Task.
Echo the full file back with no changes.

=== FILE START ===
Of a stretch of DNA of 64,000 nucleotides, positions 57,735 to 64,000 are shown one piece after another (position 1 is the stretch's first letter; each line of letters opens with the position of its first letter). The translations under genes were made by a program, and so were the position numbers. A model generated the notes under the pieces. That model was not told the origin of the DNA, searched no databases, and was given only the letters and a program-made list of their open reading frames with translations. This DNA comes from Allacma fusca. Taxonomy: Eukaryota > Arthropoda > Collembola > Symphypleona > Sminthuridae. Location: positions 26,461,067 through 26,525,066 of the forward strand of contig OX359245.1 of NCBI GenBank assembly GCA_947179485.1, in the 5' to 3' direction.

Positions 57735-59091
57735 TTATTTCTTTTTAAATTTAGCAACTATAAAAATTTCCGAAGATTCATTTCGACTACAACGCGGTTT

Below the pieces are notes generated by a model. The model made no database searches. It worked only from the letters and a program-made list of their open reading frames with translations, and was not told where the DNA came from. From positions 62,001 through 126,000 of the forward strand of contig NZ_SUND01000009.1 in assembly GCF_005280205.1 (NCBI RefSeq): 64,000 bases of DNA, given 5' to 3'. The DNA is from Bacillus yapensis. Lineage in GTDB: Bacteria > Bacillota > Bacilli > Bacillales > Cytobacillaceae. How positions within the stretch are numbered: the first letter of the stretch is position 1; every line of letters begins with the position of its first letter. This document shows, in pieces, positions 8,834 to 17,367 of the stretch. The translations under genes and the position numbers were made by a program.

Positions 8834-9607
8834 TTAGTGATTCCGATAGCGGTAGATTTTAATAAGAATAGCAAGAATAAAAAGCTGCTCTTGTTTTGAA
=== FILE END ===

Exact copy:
Of a stretch of DNA of 64,000 nucleotides, positions 57,735 to 64,000 are shown one piece after another (position 1 is the stretch's first letter; each line of letters opens with the position of its first letter). The translations under genes were made by a program, and so were the position numbers. A model generated the notes under the pieces. That model was not told the origin of the DNA, searched no databases, and was given only the letters and a program-made list of their open reading frames with translations. This DNA comes from Allacma fusca. Taxonomy: Eukaryota > Arthropoda > Collembola > Symphypleona > Sminthuridae. Location: positions 26,461,067 through 26,525,066 of the forward strand of contig OX359245.1 of NCBI GenBank assembly GCA_947179485.1, in the 5' to 3' direction.

Positions 57735-59091
57735 TTATTTCTTTTTAAATTTAGCAACTATAAAAATTTCCGAAGATTCATTTCGACTACAACGCGGTTT

Below the pieces are notes generated by a model. The model made no database searches. It worked only from the letters and a program-made list of their open reading frames with translations, and was not told where the DNA came from. From positions 62,001 through 126,000 of the forward strand of contig NZ_SUND01000009.1 in assembly GCF_005280205.1 (NCBI RefSeq): 64,000 bases of DNA, given 5' to 3'. The DNA is from Bacillus yapensis. Lineage in GTDB: Bacteria > Bacillota > Bacilli > Bacillales > Cytobacillaceae. How positions within the stretch are numbered: the first letter of the stretch is position 1; every line of letters begins with the position of its first letter. This document shows, in pieces, positions 8,834 to 17,367 of the stretch. The translations under genes and the position numbers were made by a program.

Positions 8834-9607
8834 TTAGTGATTCCGATAGCGGTAGATTTTAATAAGAATAGCAAGAATAAAAAGCTGCTCTTGTTTTGAA